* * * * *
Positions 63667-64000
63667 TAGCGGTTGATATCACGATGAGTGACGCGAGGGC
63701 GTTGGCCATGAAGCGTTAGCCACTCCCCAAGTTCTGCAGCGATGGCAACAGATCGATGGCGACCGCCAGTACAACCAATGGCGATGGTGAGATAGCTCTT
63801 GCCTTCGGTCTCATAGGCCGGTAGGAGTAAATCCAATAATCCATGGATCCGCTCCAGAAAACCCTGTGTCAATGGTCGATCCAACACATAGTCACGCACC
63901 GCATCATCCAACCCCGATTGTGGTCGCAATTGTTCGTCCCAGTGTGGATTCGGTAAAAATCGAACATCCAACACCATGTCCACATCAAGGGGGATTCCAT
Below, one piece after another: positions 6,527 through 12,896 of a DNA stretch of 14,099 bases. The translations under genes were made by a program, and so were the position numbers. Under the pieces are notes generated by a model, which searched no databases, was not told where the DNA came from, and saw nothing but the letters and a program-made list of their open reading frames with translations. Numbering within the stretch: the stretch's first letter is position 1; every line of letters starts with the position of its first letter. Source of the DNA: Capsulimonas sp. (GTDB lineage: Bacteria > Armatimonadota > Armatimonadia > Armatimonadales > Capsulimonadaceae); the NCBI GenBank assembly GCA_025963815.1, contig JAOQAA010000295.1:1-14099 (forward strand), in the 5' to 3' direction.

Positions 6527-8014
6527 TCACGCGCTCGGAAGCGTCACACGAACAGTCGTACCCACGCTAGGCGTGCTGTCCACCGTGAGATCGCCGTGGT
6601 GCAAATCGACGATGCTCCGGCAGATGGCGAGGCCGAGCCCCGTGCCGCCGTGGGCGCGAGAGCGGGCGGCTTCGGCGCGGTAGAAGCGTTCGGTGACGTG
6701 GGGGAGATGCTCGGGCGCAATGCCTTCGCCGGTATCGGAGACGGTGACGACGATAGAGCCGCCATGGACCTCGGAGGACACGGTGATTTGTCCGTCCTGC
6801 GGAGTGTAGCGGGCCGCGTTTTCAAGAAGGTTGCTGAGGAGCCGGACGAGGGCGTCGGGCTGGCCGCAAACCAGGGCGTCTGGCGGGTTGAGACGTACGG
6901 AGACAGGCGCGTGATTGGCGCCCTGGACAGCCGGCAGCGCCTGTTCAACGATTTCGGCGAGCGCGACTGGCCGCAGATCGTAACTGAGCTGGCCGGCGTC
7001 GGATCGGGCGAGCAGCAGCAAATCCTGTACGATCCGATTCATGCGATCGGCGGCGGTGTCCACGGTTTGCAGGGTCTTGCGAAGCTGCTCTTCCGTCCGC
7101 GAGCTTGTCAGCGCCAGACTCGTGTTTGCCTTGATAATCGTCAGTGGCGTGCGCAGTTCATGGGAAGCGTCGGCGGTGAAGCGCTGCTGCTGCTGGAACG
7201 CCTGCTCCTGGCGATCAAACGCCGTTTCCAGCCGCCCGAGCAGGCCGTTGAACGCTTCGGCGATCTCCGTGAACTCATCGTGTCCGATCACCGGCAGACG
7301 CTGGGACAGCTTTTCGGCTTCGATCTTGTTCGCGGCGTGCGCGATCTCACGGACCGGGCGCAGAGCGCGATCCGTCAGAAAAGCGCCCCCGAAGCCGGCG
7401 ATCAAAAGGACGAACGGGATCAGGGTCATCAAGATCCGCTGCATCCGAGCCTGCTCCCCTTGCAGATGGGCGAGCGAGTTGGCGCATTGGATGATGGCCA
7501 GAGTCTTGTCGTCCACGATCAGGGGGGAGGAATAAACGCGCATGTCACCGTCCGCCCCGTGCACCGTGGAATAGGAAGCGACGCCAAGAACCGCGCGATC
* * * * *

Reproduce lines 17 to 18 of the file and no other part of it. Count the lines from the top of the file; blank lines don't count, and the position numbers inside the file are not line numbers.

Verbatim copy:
7401 ATCAAAAGGACGAACGGGATCAGGGTCATCAAGATCCGCTGCATCCGAGCCTGCTCCCCTTGCAGATGGGCGAGCGAGTTGGCGCATTGGATGATGGCCA
7501 GAGTCTTGTCGTCCACGATCAGGGGGGAGGAATAAACGCGCATGTCACCGTCCGCCCCGTGCACCGTGGAATAGGAAGCGACGCCAAGAACCGCGCGATC